On January 30, two days before the Narendra Modi government announced a rural and agriculture centric Union Budget, the NDA governments fourth Economic Survey for 2017/18 was tabled in Parliament. The document provides an analytical overview of the economy during the year. Prepared by the finance ministry’s chief economic advisor (CEA), Arvind Subramanian, and his team, the survey estimated that India’s GDP would grow 6.75 per cent in 2017/18 and 7-7.5 per cent in 2018/19. It identified private investment and exports as the two engines that can propel the country’s economic growth.
The views expressed in Economic Surveys are not sacrosanct. Union Budgets often take a different path than the one taken by the surveys. Finance Minister Arun Jaitley also seems to have done that while coming out with a Budget that overtly attempts to appease the rural and agrarian vote base. There aren’t too many measures – other than the infrastructure push – aimed at incentivising or hastening private investments. Budgetary support to promote exports, other than a long-term plan to promote agri-exports, is also not very clear.
Is that the reason why the current year’s Survey remains silent on the the “sweet spot” that India was supposed to be in terms of economic development potential ever since the Modi government took charge in 2014? In fact, all three Economic Surveys prior to the latest one had mentioned this “sweet spot”.
It was in February 2015 that Subramanian first wrote about a “momentous opportunity – rare in the history of nations” that awaits the Modi government as it was about to present its first full-year Budget for 2015/16. “India has reached a sweet spot in which it could finally be launched on a double-digit medium-term growth trajectory,” the Survey stated. The “sweet spot” Subramanian referred to was the strong political mandate Prime Minister Modi had got, benign external environment and challenges in other major economies that made India an attractive investment destination. “The macro-economy has been rendered more stable, reforms have been launched, the deceleration in growth has ended and the economy appears now to be recovering, the external environment is benign, and challenges in other major economies have made India the near-cynosure of eager investors”, it pointed out. A year later, the Economic Survey 2015/16 retained Subramanian’s confidence and mentioned that India continues to be a refuge of stability and an outpost of opportunity. But it asserted that the sweet spot was there “for now, but not indefinitely”. The Economic Survey 2016/17, months after demonetisation, called for “shifts in the underlying vision to overcome the major challenges ahead. Such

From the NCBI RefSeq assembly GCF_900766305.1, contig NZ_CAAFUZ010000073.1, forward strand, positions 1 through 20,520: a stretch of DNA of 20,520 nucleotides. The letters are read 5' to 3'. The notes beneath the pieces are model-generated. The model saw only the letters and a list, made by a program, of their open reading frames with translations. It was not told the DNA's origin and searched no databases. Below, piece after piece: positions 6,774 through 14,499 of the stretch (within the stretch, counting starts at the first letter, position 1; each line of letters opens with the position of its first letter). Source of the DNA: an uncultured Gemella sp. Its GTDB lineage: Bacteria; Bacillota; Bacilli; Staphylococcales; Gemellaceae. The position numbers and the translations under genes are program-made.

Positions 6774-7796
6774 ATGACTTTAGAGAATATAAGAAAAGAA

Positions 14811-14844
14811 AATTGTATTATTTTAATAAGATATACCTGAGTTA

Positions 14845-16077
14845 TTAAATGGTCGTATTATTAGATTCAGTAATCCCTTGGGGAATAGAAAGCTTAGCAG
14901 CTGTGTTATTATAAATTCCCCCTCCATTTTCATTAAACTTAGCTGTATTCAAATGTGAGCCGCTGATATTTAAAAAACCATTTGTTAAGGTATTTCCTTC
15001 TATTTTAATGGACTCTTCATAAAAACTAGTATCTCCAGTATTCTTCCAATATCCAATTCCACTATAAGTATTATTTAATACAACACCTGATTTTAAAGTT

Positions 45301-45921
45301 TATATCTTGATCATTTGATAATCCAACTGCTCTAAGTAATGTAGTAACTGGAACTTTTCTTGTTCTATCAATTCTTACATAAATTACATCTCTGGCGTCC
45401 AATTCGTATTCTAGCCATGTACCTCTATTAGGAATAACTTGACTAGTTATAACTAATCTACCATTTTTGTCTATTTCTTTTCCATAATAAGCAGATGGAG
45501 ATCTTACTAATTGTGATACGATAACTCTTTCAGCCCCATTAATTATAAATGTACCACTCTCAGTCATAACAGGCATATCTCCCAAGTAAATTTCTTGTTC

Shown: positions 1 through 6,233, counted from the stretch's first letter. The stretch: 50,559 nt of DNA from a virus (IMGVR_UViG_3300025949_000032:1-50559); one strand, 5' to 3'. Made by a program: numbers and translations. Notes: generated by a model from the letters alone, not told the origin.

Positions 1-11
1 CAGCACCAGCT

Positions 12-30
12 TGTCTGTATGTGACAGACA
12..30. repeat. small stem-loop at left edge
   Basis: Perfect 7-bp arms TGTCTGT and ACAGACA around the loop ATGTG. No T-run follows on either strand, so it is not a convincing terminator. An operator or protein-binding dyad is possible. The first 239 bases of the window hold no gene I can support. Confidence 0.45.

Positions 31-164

measures will be critical in ensuring that that sweet spot is enduring not evanescent.” The February 1 Budget presented by Jaitley was the last full Budget of the Modi government. The obvious question that will dominate debates and discussions ill be this: How did the economy perform during the Modi regime? Depending on whom you listen to, the answers will vary. Perhaps the last four Economic Survey, which talked about the state of Indian economy since 2014, will give an objective answer.